The discover stage involves identifying and acknowledging what works well in a school, as well as recognising issues and challenges. This involves working with members of the workforce to discover which elements of school practice are more successful than others and why.
Why is emotional health and well-being of the workforce important?
Staff members need to know that they are listened to, this increases the level of motivation and participation of staff ensuring that they are fully engaged within the school. A high level of involvement leads to staff with a greater sense of confidence and belonging, which impacts upon their day-to-day performance.
By enhancing staff emotional health and well-being, schools will be investing in their future by increasing staff retention rates, ensuring a consistent teaching experience for children and young people, and increased opportunities to build effective personal and professional relationships between staff, children and young people. The outcomes of providing a positive and supportive environment for staff will also reduce illness rates, and create a more cohesive staff community, which is key to the development of a healthy school environment.
A Healthy School is a safe, healthy place to learn and work. A Healthy School understands that a healthy, emotionally resilient individual will achieve, gain confidence and be a valuable member of the school community.
The National Healthy Schools Programme promotes the physical and emotional health and well-being of all adults within the school community, as well as children and young people. The whole-school approach encompasses the professional development needs, health and welfare of all adults working in the school including teachers, administrative staff, learning and teaching mentors, teaching assistants, premises managers and cleaning staff.
Healthy Schools is still an active project as the Coalition Government is committed to improving the health of children and young people. The Healthy Schools Programme will be school-led from April 2011. This will involve simplifying the tools, including the audit and from April 2011, a Healthy Schools Toolkit will be available. The toolkit will contain resources for schools to use to influence health improvement in children and young people and will help schools identify, plan and implement health behaviour change.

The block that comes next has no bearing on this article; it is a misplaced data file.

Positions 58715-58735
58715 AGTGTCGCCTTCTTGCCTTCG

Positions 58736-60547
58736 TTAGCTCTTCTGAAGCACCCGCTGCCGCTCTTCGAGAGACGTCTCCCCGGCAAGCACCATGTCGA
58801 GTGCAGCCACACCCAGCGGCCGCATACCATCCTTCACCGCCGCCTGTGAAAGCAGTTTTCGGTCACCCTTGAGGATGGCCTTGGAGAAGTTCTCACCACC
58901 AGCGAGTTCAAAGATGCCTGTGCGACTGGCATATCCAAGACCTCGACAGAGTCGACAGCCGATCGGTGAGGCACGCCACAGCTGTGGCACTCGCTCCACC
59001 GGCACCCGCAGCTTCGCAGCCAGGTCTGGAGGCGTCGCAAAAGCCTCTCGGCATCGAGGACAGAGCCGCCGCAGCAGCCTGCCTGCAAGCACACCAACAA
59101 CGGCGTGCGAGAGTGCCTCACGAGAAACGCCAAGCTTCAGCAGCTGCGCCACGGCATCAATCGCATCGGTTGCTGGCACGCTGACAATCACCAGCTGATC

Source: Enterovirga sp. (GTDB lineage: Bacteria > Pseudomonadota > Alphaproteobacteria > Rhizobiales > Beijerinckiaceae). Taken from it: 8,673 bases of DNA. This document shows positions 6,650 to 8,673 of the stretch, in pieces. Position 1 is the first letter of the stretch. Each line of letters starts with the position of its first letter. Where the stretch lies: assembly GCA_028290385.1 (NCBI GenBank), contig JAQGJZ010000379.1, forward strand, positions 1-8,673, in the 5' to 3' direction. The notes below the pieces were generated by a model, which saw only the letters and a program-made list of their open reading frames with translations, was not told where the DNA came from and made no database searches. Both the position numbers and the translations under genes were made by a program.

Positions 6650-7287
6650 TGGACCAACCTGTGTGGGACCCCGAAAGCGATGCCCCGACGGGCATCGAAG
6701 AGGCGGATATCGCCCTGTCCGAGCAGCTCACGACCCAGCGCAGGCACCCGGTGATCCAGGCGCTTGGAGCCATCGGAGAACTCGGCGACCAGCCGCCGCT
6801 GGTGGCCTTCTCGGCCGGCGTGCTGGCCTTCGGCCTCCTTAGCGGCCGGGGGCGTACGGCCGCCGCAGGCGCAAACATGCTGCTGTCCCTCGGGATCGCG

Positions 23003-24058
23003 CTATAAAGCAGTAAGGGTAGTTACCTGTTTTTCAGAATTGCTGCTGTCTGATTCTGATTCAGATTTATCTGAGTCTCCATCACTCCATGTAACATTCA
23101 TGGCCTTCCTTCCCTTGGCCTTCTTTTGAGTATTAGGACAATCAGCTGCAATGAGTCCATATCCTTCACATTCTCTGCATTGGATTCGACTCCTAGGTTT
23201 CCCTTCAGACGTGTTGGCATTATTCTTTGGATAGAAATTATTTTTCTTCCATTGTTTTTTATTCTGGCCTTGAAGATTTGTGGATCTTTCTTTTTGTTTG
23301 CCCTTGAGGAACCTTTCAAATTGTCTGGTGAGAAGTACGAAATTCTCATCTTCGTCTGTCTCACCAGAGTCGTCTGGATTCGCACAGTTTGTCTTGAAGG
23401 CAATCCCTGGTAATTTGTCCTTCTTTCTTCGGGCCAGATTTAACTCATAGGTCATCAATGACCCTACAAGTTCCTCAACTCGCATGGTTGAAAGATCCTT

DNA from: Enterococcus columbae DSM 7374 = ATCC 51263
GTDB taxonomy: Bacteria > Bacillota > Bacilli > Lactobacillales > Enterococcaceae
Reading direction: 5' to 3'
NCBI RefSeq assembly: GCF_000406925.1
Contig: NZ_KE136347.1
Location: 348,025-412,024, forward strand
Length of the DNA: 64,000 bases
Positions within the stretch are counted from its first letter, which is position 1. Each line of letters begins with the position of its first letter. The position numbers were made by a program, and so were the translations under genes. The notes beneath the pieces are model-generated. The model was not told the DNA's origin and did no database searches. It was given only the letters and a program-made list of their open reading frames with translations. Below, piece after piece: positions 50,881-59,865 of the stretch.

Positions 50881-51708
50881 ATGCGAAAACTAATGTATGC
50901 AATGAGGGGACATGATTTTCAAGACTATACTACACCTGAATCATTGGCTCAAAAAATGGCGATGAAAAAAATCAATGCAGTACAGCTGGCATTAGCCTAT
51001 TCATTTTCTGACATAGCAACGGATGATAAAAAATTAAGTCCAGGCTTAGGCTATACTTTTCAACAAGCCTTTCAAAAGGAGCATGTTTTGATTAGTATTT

The Healthy Schools Toolkit will be hosted on the Department for Education (DfE) website, and will be a downloadable folder containing information, frameworks and templates. Please visit the Hampshire Healthy Schools website and visit the Latest news and New Enhancement Model pages for further details.
Healthy Schools audit tool 81kb – This audit tool highlights the minimum evidence criteria required to achieve Healthy Schools status. The tool can be used to reflect on current practice and action plan for future developments.
Healthy Schools and Health and Safety Executive (HSE) standards 68kb – This document highlights the Healthy Schools evidence criteria linked to the promotion of emotional health and well-being of the workforce. It also maps Healthy Schools standards against the HSE standards and provides examples of good practice.
Social and emotional aspects of learning (SEAL)
What is SEAL?
SEAL is a Department for Education resource for schools that provides an explicit, structured, whole-curriculum framework for teaching social, emotional and behavioural skills. These skills underpin effective learning, positive behaviour, regular attendance, staff effectiveness and the emotional health and well-being of all who learn and work in schools.
How can I use SEAL to evaluate the emotional health and well-being of the workforce?
The following audit tools are designed to help you to assess the emotional health and well-being of the workforce.
WoW SEAL audit tool 34kb (Primary National Strategy – Excellence and enjoyment)